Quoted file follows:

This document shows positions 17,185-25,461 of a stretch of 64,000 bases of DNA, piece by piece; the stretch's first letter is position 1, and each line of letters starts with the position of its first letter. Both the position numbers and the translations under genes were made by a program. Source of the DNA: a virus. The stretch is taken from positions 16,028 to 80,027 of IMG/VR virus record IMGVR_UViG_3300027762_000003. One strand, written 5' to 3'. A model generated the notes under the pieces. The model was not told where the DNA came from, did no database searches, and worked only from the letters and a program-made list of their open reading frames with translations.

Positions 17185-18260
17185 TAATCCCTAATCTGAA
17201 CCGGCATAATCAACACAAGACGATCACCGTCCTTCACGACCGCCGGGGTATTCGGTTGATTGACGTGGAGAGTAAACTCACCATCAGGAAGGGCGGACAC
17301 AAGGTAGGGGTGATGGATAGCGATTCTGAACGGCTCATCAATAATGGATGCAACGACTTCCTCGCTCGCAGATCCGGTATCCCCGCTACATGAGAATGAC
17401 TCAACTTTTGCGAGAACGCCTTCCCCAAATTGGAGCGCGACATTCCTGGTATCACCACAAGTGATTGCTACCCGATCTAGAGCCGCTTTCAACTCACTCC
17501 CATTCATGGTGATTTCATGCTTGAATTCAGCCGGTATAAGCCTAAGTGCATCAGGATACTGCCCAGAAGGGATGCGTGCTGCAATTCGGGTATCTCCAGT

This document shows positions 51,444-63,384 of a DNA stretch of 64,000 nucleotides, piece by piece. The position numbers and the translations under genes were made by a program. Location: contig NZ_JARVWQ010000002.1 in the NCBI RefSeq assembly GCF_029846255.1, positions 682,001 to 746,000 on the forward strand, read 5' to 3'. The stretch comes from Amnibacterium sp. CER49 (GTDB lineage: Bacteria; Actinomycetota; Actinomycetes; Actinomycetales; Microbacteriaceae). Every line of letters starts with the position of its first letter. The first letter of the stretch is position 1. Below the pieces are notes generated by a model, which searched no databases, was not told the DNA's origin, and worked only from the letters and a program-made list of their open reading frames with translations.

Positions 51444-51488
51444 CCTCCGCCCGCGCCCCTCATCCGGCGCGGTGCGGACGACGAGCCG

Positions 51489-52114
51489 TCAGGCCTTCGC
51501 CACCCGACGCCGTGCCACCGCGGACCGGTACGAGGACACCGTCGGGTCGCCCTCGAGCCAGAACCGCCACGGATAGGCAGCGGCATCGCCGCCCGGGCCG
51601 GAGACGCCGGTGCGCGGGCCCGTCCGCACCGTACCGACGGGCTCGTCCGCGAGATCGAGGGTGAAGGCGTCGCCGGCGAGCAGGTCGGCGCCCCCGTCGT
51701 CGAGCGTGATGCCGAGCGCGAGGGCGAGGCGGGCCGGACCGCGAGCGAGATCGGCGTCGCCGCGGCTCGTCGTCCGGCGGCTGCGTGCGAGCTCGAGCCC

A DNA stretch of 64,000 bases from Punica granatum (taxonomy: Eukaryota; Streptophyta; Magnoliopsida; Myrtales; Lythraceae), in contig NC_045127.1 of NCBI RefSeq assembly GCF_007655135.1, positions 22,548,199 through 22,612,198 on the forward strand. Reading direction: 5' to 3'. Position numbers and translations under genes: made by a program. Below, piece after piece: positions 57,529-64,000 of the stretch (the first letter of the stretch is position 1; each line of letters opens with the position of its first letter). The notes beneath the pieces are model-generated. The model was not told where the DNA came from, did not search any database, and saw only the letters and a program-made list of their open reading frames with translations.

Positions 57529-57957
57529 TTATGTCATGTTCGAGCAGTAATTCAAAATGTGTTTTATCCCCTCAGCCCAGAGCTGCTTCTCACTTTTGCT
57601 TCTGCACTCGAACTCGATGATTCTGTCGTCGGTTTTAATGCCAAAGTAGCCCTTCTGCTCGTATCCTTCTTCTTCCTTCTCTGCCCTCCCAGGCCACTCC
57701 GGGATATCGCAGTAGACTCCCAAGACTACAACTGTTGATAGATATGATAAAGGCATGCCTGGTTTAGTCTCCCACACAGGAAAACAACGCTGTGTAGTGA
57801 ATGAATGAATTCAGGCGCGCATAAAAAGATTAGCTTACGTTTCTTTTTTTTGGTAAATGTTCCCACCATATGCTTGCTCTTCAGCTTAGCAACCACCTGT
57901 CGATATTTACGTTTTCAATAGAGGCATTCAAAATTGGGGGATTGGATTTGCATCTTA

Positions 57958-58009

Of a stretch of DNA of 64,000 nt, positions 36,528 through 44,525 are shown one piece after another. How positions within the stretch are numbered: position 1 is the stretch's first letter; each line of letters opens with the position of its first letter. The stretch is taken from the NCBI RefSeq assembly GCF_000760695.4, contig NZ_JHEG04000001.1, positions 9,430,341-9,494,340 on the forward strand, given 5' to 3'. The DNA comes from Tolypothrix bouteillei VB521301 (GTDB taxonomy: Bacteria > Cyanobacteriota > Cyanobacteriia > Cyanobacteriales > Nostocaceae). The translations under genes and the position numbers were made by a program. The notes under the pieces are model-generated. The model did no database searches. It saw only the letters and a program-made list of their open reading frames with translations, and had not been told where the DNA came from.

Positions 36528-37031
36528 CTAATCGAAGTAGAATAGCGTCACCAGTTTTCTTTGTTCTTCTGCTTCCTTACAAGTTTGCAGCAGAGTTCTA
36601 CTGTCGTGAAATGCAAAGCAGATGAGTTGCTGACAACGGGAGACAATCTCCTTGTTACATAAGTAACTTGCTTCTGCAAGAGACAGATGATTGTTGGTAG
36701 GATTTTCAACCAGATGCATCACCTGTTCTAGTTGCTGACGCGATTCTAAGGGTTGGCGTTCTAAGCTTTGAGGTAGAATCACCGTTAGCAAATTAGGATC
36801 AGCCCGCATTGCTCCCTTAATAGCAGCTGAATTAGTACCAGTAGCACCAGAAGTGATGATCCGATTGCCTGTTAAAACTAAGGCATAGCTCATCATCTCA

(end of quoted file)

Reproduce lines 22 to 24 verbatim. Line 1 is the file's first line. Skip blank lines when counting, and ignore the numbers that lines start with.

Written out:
57901 CGATATTTACGTTTTCAATAGAGGCATTCAAAATTGGGGGATTGGATTTGCATCTTA

Positions 57958-58009

Of a stretch of DNA of 64,000 nt, positions 36,528 through 44,525 are shown one piece after another. How positions within the stretch are numbered: position 1 is the stretch's first letter; each line of letters opens with the position of its first letter. The stretch is taken from the NCBI RefSeq assembly GCF_000760695.4, contig NZ_JHEG04000001.1, positions 9,430,341-9,494,340 on the forward strand, given 5' to 3'. The DNA comes from Tolypothrix bouteillei VB521301 (GTDB taxonomy: Bacteria > Cyanobacteriota > Cyanobacteriia > Cyanobacteriales > Nostocaceae). The translations under genes and the position numbers were made by a program. The notes under the pieces are model-generated. The model did no database searches. It saw only the letters and a program-made list of their open reading frames with translations, and had not been told where the DNA came from.